State of Innovation

Patents and Innovation Economics

Twitter’s IPA”: The Rise of Trade Secrets and the End of Innovation

Twitter posted their Innovators Patent Agreement (IPA)  with much ballyhoo yesterday.  Despite the claim that Twitter will only assert patents defensively, part 2(b) of the IPA allows Twitter to assert patents against anyone who has asserted their patents.  This will only exclude a very few companies, mainly startups.  Twitter’s stated goal is to promote innovation, but the real result if Twitter is successful will be that companies will rely on Trade Secrets.  Trade secrets decrease innovation, because the information is not shared.  Inventors cannot build on the work of previous inventors and they are more likely to waste resources rediscovering other people’s work (reinventing the wheel).  History clearly shows that when a country relies on trade secrets instead of patents, innovation is impeded.  Those countries with weak or nonexistent patent systems are not innovators and their people live on the edge of starvation.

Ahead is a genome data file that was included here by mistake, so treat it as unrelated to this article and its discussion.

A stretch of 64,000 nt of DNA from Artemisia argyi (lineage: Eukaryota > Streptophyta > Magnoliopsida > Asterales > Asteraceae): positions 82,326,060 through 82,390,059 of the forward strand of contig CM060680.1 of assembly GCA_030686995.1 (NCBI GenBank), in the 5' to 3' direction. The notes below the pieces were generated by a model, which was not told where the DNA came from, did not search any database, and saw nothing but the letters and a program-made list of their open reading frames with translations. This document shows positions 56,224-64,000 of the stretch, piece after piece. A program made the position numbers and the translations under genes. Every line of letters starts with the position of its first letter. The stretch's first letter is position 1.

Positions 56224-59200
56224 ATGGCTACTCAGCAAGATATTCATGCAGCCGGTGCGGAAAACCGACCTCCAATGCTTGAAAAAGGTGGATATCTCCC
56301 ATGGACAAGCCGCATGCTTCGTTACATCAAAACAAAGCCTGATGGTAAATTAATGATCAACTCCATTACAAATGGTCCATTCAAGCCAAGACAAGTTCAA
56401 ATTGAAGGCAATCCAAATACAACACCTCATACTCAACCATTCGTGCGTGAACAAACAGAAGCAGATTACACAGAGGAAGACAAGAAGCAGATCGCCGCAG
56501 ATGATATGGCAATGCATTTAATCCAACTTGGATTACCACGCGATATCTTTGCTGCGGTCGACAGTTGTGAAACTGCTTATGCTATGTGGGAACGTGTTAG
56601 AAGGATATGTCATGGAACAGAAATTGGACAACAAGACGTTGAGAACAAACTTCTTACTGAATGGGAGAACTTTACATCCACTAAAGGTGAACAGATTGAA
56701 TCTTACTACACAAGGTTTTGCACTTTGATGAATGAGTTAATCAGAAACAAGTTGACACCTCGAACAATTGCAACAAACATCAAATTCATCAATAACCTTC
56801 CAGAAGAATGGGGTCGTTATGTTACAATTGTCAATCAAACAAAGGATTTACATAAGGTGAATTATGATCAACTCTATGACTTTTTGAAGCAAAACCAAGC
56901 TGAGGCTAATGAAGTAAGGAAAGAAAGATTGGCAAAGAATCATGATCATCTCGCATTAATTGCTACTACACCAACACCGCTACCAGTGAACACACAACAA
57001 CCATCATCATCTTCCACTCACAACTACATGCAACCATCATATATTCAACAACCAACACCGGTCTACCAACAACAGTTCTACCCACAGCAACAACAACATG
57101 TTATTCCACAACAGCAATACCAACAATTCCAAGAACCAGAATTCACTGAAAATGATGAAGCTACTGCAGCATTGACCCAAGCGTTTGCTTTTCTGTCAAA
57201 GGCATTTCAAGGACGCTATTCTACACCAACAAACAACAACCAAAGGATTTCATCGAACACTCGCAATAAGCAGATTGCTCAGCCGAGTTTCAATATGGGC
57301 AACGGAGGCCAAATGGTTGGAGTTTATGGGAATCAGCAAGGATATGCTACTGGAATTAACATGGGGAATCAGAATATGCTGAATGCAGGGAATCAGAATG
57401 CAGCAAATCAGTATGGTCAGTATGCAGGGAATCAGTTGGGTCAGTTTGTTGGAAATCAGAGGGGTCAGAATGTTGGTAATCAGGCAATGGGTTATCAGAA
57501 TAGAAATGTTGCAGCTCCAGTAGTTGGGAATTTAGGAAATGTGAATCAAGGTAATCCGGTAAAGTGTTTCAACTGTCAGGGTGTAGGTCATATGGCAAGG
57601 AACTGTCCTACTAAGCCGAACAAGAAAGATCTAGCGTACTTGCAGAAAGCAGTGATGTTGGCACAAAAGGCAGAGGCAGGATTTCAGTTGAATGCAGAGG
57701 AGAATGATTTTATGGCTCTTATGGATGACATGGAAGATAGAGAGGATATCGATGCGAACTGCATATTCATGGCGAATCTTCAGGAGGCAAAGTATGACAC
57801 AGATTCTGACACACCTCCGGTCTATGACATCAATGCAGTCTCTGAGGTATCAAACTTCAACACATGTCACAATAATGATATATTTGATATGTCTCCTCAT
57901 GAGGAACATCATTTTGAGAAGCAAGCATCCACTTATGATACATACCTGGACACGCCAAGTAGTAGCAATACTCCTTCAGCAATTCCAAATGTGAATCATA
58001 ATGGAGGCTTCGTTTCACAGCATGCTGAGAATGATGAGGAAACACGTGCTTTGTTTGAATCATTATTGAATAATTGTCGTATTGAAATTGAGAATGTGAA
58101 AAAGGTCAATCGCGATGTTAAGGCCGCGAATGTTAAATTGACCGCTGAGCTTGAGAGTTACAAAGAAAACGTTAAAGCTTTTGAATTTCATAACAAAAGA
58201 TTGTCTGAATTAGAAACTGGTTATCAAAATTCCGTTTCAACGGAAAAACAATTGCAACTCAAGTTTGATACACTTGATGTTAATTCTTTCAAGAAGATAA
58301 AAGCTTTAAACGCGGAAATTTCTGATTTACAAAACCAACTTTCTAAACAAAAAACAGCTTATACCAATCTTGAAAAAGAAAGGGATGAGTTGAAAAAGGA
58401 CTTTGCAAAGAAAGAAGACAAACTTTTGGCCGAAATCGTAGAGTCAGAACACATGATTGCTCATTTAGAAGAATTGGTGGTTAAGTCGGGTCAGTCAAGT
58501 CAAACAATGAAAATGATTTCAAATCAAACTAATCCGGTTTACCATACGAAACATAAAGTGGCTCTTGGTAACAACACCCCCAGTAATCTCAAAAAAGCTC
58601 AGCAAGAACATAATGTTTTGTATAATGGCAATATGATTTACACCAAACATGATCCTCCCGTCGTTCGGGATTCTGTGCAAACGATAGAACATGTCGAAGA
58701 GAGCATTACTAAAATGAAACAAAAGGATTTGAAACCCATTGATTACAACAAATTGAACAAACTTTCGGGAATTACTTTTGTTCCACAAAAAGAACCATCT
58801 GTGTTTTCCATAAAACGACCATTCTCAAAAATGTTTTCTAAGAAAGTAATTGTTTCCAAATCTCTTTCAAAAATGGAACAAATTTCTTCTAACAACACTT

April 18, 2012 - Posted by | -Economics, -History, -Philosophy, Innovation, Patents | ,


  1. It’s a PR move, plain and simple. Consider this: twitter is already generally known to have failed to seek IP protection shortly after its inception, most likely rendering any patents sought now extremely weak due to intervening prior art.

    However, the IPA would not apply to any patents acquired from secondary markets, which would be the only place they are likely to obtain patents sufficient to protect the core product.

    Comment by Patrick | April 18, 2012 | Reply

  2. Interesting point

    Comment by dbhalling | April 18, 2012 | Reply

  3. […] B. Halling warns in State of Innovation that “[t]rade secrets decrease innovation, because the information is not shared. Inventors […]

    Pingback by Innovator’s Patent Agreement: Twitter’s Defensive Patenting Strategy | JOLT Digest | August 11, 2013 | Reply

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